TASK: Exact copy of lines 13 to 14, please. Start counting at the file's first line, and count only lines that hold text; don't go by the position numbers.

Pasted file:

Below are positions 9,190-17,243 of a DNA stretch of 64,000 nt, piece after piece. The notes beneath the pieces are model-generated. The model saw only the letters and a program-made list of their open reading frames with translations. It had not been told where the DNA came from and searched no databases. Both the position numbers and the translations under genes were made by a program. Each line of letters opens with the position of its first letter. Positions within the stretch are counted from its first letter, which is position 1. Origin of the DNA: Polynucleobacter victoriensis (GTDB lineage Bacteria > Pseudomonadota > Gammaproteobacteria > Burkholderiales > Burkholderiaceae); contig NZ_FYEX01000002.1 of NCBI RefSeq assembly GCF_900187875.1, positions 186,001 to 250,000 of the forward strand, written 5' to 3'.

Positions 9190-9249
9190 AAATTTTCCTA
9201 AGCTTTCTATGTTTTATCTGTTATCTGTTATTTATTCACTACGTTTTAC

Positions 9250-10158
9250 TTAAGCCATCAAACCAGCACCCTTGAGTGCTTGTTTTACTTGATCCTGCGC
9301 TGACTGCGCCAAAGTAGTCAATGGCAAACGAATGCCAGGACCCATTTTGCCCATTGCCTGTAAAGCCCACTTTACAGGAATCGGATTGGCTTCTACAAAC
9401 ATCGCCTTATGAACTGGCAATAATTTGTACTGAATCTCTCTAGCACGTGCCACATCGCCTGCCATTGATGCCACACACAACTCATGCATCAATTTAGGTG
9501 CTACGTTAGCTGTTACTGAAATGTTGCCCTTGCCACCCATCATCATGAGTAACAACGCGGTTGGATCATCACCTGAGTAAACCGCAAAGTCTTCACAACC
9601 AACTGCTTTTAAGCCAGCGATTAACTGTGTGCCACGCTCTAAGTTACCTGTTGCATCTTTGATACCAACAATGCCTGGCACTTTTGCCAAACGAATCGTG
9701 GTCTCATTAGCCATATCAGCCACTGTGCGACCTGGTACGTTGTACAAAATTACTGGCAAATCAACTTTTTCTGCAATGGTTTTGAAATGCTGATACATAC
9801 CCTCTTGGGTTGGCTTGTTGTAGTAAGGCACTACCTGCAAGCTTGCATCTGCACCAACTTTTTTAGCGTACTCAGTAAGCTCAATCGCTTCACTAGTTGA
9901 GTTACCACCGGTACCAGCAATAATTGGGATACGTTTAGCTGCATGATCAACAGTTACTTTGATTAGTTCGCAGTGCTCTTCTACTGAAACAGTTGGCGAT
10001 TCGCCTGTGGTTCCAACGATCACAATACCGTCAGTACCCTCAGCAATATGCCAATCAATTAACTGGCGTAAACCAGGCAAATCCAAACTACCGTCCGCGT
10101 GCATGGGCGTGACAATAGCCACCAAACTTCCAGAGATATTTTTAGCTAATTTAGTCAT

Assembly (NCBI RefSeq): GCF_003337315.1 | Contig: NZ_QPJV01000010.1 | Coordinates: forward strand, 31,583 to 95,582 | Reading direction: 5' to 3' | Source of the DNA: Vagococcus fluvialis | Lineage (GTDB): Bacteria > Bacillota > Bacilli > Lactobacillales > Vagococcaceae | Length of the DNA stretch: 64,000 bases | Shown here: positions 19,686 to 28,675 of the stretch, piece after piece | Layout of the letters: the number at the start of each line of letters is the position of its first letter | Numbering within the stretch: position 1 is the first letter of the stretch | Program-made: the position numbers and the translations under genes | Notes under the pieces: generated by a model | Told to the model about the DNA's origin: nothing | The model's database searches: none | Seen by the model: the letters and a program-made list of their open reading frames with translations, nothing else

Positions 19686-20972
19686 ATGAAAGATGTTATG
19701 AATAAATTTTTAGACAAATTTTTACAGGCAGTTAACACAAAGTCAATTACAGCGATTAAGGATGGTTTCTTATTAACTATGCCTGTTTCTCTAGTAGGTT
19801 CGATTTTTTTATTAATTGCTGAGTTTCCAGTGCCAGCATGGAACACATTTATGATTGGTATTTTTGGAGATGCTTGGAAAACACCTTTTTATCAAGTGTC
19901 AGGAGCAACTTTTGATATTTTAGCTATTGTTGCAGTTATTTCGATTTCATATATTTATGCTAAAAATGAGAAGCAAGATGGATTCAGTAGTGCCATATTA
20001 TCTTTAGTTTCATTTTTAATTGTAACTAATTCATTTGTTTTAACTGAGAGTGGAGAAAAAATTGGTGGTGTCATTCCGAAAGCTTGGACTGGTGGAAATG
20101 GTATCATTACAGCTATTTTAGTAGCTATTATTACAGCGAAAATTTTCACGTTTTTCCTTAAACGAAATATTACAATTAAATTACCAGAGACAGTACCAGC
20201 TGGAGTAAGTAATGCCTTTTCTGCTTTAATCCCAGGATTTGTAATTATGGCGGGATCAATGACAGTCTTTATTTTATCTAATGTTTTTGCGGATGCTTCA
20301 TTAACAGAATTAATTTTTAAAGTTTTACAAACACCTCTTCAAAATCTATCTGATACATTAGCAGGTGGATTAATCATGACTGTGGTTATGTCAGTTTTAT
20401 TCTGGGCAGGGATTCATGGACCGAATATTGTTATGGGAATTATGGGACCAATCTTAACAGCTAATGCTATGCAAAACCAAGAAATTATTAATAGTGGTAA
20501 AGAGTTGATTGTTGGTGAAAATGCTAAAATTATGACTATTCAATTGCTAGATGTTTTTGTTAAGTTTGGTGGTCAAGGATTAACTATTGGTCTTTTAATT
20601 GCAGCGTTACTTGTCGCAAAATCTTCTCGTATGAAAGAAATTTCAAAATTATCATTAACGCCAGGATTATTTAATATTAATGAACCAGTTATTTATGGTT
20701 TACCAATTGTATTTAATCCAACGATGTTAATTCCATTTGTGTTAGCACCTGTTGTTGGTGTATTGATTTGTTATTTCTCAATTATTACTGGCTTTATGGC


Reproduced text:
9901 GTTACCACCGGTACCAGCAATAATTGGGATACGTTTAGCTGCATGATCAACAGTTACTTTGATTAGTTCGCAGTGCTCTTCTACTGAAACAGTTGGCGAT
10001 TCGCCTGTGGTTCCAACGATCACAATACCGTCAGTACCCTCAGCAATATGCCAATCAATTAACTGGCGTAAACCAGGCAAATCCAAACTACCGTCCGCGT